Dorothy Anderson, 98, is a regular early morning swimmer at New Plymouth’s Todd Energy Aquatic Centre.
Like many fitness enthusiasts Dorothy Anderson gets up every weekday, heads down to her local pools at 7am and goes for a swim.
Unlike other fitness enthusiasts, she’s 98.
The New Plymouth great-grandmother says she’s been swimming for several years now, which she laughs at because she remembers learning as a youngster and disliking it.
“I hate getting my head wet and I still do.”
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Nowadays, she goes for a dip at New Plymouth’s Todd Energy Aquatic Centre – with her head above the water – five days a week.
“I just feel like I’ve got to do something to keep myself fit,” Anderson said. “I’ve got so many bits that don’t work like they should.”
Plus, when she’s there she gets to mix with people of all ages, which she loves.
“Everybody talks to everybody.”
Anderson still recalls learn to swim week at Fitzroy School as a child. Her headmaster was passionate about it.
Students would go down to the Waiwhakaiho River, which was dammed with sandbags, and learn the breast stroke. It took Anderson three years.
“I can still see him standing at the end with his woollen bathing suit that had two big red stripes around the middle.”
Before the week began, children were encouraged to practise breathing by filling a bucket with water and holding their head under for 20 seconds.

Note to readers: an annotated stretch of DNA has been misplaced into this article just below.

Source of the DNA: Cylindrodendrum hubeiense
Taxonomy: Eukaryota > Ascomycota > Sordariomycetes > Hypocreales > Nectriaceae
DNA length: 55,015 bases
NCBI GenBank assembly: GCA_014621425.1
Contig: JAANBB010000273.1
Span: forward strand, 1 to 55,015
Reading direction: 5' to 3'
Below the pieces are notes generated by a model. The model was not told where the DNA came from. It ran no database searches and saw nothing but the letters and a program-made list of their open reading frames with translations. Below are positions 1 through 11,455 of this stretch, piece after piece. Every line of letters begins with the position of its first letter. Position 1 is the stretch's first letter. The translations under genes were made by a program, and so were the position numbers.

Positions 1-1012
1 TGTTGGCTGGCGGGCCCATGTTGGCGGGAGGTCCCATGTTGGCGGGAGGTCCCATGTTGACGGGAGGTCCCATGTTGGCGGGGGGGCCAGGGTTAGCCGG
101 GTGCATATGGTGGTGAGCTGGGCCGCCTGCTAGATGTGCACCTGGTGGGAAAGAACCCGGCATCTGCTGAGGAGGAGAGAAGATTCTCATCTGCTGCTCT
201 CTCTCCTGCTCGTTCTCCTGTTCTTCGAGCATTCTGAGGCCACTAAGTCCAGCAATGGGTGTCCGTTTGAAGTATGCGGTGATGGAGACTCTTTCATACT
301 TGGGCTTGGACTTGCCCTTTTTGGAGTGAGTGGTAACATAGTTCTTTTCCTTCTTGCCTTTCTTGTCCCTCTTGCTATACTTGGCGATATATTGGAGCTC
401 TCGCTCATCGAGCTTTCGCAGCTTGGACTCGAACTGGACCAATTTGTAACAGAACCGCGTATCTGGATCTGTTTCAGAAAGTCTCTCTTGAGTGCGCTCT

“I don’t know what would happen if they dared say that today,” Anderson said.
She sought a career in teaching and was appointed to a role at Kiore School, in eastern Taranaki, when another staff member had to go off to war.
Anderson said she had “all sorts of ideas for that school” and one was a learn to swim week.
The problem was that the nearest pool was 8km away in Huiroa.
Anderson spoke to the man she was boarding with, and he offered a horse and wagon and took the entire school over on that.
She shows off a photo that was taken at the time.
“Half of them learnt to swim,” she says proudly.
Anderson spent her final 15 years of teaching at Highland Intermediate, and taught at many schools across Taranaki in her time.
“What does give me a kick is when you see one of your ex pupils.”
Anderson’s husband, Bert, died in 1995 and the mother-of-three, grandmother-of-six and great-grandmother of 14 has found ways of keeping herself busy and social ever since.
She still lives in the house she and her late husband built, only gave up driving last year, and says she does not feel her age.
“Some people say they’ve been working hard all their lives and now they want someone to look after them. I’m not in that league.”